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IN THE PUBLIC INTEREST: Hostile cops don’t decide what we do


ROY R. MORRIS, [email protected]

IN THE PUBLIC INTEREST: Hostile cops don’t decide what we do

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I HAVE ON MY DESK photographs of two police constables – one male, the other female – who apparently went out of their way to harass a young Nation photographer who was dispatched to the hospital on April 16 to cover the arrival of ambulances from the St Joseph shooting and St Peter chase and crash.

In my more than three decades in journalism, I have been to the hospital myself or have assigned reporters and photographers to the Queen Elizabeth Hospital when there were similar events in the past. It’s a natural part of covering the news.

In fact, in the past, we have had discussions and simulation exercises with what used to be the Central Emergency Relief Organisation, the police and the hospital on how we should operate there during emergencies, particular mass casualty events, in a way that allows us to get the news without getting in the way of emergency personnel.

The problem we often encounter is that there is always someone involved – a policeman, or more likely a hospital guard – who is offended by the very act of taking photographs – even if you are out under the trees.

I remember once having to complain to the then commissioner of police about a constable who ordered a photographer away from the area immediately outside the ambulance bay, then ordered him out of the car park, then followed him to the sidewalk, only to order him to the far side of the street. And even from that distance he still had a problem with the photographer taking pictures.

During this most recent incident, the young photographer, somewhat timid and not the type to pick a fight with the police, reported he arrived at the hospital and immediately walked over to some members of the Special Services Unit (SSU), identified himself, told them his business and asked where he could stand to take his pictures without impeding them or anyone else in their duties.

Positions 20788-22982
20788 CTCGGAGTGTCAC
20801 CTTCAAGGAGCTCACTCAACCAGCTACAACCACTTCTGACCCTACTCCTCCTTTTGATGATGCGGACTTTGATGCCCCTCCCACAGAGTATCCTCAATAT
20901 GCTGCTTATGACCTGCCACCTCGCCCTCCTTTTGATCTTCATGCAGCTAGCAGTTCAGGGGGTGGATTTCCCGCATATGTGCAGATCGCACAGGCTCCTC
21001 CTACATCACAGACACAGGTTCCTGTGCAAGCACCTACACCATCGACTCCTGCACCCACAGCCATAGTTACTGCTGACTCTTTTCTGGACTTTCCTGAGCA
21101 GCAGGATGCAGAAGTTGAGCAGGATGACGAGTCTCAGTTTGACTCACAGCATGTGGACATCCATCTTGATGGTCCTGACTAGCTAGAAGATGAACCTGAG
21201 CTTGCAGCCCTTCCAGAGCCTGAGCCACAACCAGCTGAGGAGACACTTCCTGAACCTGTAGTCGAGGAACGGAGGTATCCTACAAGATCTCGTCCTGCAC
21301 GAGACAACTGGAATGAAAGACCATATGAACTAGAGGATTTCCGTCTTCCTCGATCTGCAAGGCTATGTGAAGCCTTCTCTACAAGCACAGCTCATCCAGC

He reported further that the officers from the SSU politely showed him where he could stand in the car park, but soon after a hospital guard arrived and complained he could not stand there. The guard complained to a constable in uniform, who responded by telling the photographer he had to move, all the while threatening to arrest him.

The intervention of the same SSU personnel, who confirmed he had spoken to them first, was enough to defuse the situation, he added.

That was until another ambulance arrived and a young female constable, who had been in deep discussion with the other constable all along, decided her duty was to stand immediately in front of his camera no matter where he walked or how he shifted.

Instead of publishing the photos of the two constables with issues, however, I have decided to highlight the two gentlemen from the SSU and suggest to Acting Commissioner Tyrone Griffith that he might consider using them to help train the constables on the art of relationship building.

Gentlemen, I do appreciate your cooperation in working with the young photographer. He has asked me to tell you that you have earned his respect.

By the way, just in case the force has no more copies of the Media Policy document it crafted with the assistance of the Barbados Association of Journalists to share with inexperienced or over-exuberant young constables, here is what it says in Section 12 and 13 under the headings Editorial Content and Obstruction.

12.1 Police officers shall not restrict news photographers from taking pictures merely because the officer may disagree with the nature/type of the pictures. It is the news photographer’s and the reporter’s job to gather information and take pictures. Editors will determine which photographs, footage or information they will run.

13.1 Members of the media shall not obstruct a police officer in the lawful execution of his or her duty. It must, however, be noted that the mere presence of an authorised media representative at an accident, crime, disaster or fire scene, the taking of photographs and the gathering of information relative to the incident, in and of itself does not constitute an obstruction.

13.2 Police officers are reminded that they do not have lawful authority to arbitrarily seize any camera, electronic recording device or any other equipment being used by or in the possession of any media representative whilst at a crime scene or other place of interest. 

I believe that implicit in this is that if you don’t like the media, can’t stand reporters or photographers, don’t believe they should be taking pictures of such events, or just woke up on the wrong side of the bed, you can’t use your badge or uniform to wilfully and deliberately obstruct journalists in the execution of their duties.

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